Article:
LSA Paper: Phase-matching-free parametric oscillators based on two-dimensional semiconductor

Optical parametric oscillators are widely used as pulsed and continuous-wave tunable sources for innumerable applications, such as quantum technologies, imaging, and biophysics. A key drawback is material dispersion, which imposes a phase-matching condition that generally entails a complex design and setup, thus hindering tunability and miniaturization. Here we show that the burden of phase-matching is surprisingly absent in parametric micro-resonators utilizing mono-layer transition-metal dichalcogenides as quadratic nonlinear materials. By the exact solution of nonlinear Maxwell equations and first-principle calculations of the semiconductor nonlinear response, we devise a
novel kind of phase-matching-free miniaturized parametric oscillator operating at conventional pump intensities. We find that different two-dimensional semiconductors yield degenerate and non-degenerate emission at various spectral regions due to doubly resonant mode excitation, which can be tuned by varying the incidence angle of the external pump laser. In addition, we show that high-frequency electrical modulation can be achieved by doping via electrical gating, which can be used to efficiently shift the threshold for parametric oscillation. Our results pave the way for the realization of novel ultra-fast tunable micron-sized sources of entangled photons—a key device underpinning any quantum protocol. Highly miniaturized optical parametric oscillators may also be employed in lab-on-chip technologies for biophysics, detection of environmental pollution and security.

A. Ciattoni, A. Marini, C. Rizza and C. Conti, Light: Science & Applications  7 (2018) 5

Solitons and Black Holes in the Sine-Gordon Equation

The intriguing connection between black holes’evaporation and physics of solitons is opening novel roads to finding observable phenomena. It is known from the inverse scattering transform that velocity is a fundamental parameter in solitons theory. Taking this into account, the study of Hawking radiation by a moving soliton gets a growing relevance. However, a theoretical context for the description of this phenomenon is still lacking. Here, we adopt a soliton geometrization technique to study the quantum emission of a moving soliton in a one-dimensional model. Representing a black hole by the one soliton solution of the Sine-Gordon equation, we consider Hawking emission spectra of a quantized massless scalarfield on the soliton-induced metric. We study the relation between the soliton velocity and the black hole temperature. Our results address a new scenario in the detection of new physics in the quantum gravity panorama.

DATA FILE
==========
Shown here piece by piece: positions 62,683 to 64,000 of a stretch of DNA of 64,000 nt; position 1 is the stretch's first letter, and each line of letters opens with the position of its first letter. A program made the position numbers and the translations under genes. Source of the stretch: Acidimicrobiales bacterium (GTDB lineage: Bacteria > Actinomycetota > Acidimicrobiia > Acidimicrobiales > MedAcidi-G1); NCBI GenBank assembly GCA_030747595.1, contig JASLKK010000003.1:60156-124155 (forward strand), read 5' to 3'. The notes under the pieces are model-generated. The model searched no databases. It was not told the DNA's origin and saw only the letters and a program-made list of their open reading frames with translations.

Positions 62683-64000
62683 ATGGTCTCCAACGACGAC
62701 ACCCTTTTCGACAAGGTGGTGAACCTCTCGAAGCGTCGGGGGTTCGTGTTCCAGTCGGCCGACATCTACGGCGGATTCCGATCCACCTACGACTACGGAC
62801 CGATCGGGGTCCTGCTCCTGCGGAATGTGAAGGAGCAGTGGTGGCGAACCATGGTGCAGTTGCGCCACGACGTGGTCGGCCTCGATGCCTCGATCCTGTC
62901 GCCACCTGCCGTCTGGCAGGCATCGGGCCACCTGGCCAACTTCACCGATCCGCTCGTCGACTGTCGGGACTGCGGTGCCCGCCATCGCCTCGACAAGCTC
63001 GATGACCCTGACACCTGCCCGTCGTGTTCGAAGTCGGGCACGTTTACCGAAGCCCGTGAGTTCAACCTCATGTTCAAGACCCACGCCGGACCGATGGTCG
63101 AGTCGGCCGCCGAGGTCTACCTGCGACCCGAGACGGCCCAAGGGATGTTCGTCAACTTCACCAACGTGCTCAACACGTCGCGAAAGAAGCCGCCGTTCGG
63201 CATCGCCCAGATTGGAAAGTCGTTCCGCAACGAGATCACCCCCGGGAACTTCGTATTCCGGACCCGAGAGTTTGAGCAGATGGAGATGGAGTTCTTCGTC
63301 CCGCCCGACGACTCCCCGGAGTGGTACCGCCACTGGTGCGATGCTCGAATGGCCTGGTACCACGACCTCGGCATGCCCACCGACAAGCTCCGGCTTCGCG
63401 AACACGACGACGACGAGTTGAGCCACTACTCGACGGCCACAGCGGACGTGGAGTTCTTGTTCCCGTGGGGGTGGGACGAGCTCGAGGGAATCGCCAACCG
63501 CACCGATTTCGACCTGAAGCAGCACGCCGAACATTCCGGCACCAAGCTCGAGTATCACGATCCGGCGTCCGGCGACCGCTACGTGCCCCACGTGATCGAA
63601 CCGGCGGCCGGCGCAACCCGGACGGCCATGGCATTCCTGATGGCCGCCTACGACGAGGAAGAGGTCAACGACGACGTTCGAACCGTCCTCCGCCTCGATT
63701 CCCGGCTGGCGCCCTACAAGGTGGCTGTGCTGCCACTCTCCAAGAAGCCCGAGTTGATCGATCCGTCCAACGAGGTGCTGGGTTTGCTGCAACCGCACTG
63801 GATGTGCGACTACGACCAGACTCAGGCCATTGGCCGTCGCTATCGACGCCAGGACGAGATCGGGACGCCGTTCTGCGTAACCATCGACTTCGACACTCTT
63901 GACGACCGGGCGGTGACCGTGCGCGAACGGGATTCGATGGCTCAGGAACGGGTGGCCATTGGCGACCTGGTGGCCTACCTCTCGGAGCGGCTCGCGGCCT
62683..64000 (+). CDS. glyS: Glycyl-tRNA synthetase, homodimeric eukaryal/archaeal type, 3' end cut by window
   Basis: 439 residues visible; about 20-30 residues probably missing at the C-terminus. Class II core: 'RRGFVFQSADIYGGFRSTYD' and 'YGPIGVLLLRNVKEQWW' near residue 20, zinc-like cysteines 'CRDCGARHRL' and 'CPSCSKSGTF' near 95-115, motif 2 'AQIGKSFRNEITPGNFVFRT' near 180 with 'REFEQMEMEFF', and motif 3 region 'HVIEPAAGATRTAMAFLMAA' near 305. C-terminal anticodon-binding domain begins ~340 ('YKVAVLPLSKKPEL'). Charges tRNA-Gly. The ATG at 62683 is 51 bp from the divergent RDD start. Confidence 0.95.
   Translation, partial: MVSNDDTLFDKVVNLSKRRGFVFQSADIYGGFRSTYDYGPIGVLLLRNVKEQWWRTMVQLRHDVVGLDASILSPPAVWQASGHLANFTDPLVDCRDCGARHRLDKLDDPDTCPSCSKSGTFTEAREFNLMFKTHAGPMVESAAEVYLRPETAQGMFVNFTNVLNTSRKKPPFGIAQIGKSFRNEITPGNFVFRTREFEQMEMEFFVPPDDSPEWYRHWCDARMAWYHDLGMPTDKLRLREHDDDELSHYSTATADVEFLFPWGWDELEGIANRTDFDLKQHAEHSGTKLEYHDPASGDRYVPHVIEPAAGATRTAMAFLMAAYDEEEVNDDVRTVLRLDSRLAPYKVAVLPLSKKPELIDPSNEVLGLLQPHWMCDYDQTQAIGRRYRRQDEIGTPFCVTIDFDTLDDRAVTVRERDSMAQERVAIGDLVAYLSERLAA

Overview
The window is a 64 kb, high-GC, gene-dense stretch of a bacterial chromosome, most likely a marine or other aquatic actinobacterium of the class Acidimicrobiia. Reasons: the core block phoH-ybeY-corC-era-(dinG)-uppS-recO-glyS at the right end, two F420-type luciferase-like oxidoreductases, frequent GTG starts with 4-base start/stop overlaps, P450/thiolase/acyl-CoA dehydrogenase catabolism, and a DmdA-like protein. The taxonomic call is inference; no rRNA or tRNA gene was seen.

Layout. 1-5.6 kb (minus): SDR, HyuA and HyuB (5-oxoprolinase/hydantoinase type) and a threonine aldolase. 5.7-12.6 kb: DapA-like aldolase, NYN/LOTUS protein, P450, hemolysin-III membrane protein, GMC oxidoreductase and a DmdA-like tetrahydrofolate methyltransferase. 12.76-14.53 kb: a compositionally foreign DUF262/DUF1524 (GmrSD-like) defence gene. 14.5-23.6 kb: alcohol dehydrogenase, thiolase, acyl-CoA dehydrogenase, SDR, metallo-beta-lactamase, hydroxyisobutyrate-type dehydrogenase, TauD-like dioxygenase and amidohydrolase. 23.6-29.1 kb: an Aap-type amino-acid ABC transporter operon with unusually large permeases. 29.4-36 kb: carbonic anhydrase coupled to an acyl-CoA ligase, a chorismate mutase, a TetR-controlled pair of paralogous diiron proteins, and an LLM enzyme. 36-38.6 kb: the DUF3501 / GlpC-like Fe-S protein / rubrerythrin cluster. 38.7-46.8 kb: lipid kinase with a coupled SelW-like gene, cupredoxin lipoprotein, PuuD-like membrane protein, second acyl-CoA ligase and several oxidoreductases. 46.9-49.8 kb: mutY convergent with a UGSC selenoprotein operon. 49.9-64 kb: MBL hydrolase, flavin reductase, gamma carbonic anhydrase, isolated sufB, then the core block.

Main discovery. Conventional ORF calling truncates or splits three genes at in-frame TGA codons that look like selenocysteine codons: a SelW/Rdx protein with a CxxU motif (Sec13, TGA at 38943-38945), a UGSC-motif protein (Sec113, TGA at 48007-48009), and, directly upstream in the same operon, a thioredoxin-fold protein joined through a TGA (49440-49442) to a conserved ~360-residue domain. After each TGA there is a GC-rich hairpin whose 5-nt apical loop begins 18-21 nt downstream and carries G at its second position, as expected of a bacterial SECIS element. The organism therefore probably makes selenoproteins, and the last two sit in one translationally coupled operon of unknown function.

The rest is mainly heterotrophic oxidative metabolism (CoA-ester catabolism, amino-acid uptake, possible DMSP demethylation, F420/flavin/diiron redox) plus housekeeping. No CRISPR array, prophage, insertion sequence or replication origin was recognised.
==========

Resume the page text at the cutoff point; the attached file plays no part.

L. Villari, G. Marcucci, M.C. Braidotti and C. Conti, J. Phys. Comm. 2 (2018) 005016

Quantum-gravity-slingshot: orbital precession due to the modified uncertainty principle, from analogs to tests of Planckian physics with quantum fluids

Modified uncertainty principle and non-commutative variables may phenomenologically account for quantum gravity effects, independently of the considered theory of quantum gravity. We show that quantum fluids enable experimental analogs and direct tests of the modified uncertainty principle expected to be valid at the Planck scale. We consider a quantum clock realized by a long-lasting quantum fluid wave-packet orbiting in a trapping potential. We investigate the hydrodynamics of the Schr\”odinger equation encompassing kinetic terms due to Planck-scale effects. We study the resulting generalized mechanics and validate the predictions by quantum simulations. Wave-packet orbiting generates a continuous amplification of the quantum gravity effects. The non-commutative variables in the phase-space produce a precession and an acceleration of the orbital motion. The precession of the orbit is strongly resembling the famous orbital precession of the perihelion of Mercury used by Einstein to validate the corrections of general relativity to Newton’s theory. In our case, the corrections are due to the modified uncertainty principle. The results can be employed to emulate quantum gravity in the laboratory, or to realize human-scale experiments to determine bounds for the most studied quantum-gravity models and probe Planckian physics.

Giulia Marcucci and Claudio Conti, arXiv:1805.03600